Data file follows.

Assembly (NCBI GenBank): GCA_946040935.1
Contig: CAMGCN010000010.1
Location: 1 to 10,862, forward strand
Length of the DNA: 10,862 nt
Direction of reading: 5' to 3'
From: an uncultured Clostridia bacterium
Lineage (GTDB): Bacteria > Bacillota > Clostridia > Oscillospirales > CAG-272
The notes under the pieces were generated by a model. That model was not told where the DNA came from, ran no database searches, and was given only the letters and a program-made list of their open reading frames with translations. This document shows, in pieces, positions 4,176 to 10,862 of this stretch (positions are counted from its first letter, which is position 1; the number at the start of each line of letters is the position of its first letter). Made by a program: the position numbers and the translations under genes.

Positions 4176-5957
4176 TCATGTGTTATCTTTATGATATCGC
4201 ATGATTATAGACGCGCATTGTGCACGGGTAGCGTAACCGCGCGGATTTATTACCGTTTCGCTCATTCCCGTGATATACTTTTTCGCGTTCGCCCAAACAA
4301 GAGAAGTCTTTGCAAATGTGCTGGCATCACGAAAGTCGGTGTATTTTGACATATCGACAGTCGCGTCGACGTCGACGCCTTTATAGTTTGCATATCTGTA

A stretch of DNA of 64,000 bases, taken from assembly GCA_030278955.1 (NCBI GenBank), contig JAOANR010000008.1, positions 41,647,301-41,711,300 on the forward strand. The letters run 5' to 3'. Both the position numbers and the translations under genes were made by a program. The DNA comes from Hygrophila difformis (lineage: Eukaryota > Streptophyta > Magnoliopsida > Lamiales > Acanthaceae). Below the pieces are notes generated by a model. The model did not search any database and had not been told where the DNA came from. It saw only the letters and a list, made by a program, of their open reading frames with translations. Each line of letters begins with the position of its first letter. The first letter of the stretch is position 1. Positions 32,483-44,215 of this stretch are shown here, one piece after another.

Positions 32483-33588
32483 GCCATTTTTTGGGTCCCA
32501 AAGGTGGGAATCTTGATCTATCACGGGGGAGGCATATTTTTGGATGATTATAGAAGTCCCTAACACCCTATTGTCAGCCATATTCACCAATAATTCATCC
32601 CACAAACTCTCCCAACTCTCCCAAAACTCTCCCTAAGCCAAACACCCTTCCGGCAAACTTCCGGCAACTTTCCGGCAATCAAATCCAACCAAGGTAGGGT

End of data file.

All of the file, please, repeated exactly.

Assembly (NCBI GenBank): GCA_946040935.1
Contig: CAMGCN010000010.1
Location: 1 to 10,862, forward strand
Length of the DNA: 10,862 nt
Direction of reading: 5' to 3'
From: an uncultured Clostridia bacterium
Lineage (GTDB): Bacteria > Bacillota > Clostridia > Oscillospirales > CAG-272
The notes under the pieces were generated by a model. That model was not told where the DNA came from, ran no database searches, and was given only the letters and a program-made list of their open reading frames with translations. This document shows, in pieces, positions 4,176 to 10,862 of this stretch (positions are counted from its first letter, which is position 1; the number at the start of each line of letters is the position of its first letter). Made by a program: the position numbers and the translations under genes.

Positions 4176-5957
4176 TCATGTGTTATCTTTATGATATCGC
4201 ATGATTATAGACGCGCATTGTGCACGGGTAGCGTAACCGCGCGGATTTATTACCGTTTCGCTCATTCCCGTGATATACTTTTTCGCGTTCGCCCAAACAA
4301 GAGAAGTCTTTGCAAATGTGCTGGCATCACGAAAGTCGGTGTATTTTGACATATCGACAGTCGCGTCGACGTCGACGCCTTTATAGTTTGCATATCTGTA

A stretch of DNA of 64,000 bases, taken from assembly GCA_030278955.1 (NCBI GenBank), contig JAOANR010000008.1, positions 41,647,301-41,711,300 on the forward strand. The letters run 5' to 3'. Both the position numbers and the translations under genes were made by a program. The DNA comes from Hygrophila difformis (lineage: Eukaryota > Streptophyta > Magnoliopsida > Lamiales > Acanthaceae). Below the pieces are notes generated by a model. The model did not search any database and had not been told where the DNA came from. It saw only the letters and a list, made by a program, of their open reading frames with translations. Each line of letters begins with the position of its first letter. The first letter of the stretch is position 1. Positions 32,483-44,215 of this stretch are shown here, one piece after another.

Positions 32483-33588
32483 GCCATTTTTTGGGTCCCA
32501 AAGGTGGGAATCTTGATCTATCACGGGGGAGGCATATTTTTGGATGATTATAGAAGTCCCTAACACCCTATTGTCAGCCATATTCACCAATAATTCATCC
32601 CACAAACTCTCCCAACTCTCCCAAAACTCTCCCTAAGCCAAACACCCTTCCGGCAAACTTCCGGCAACTTTCCGGCAATCAAATCCAACCAAGGTAGGGT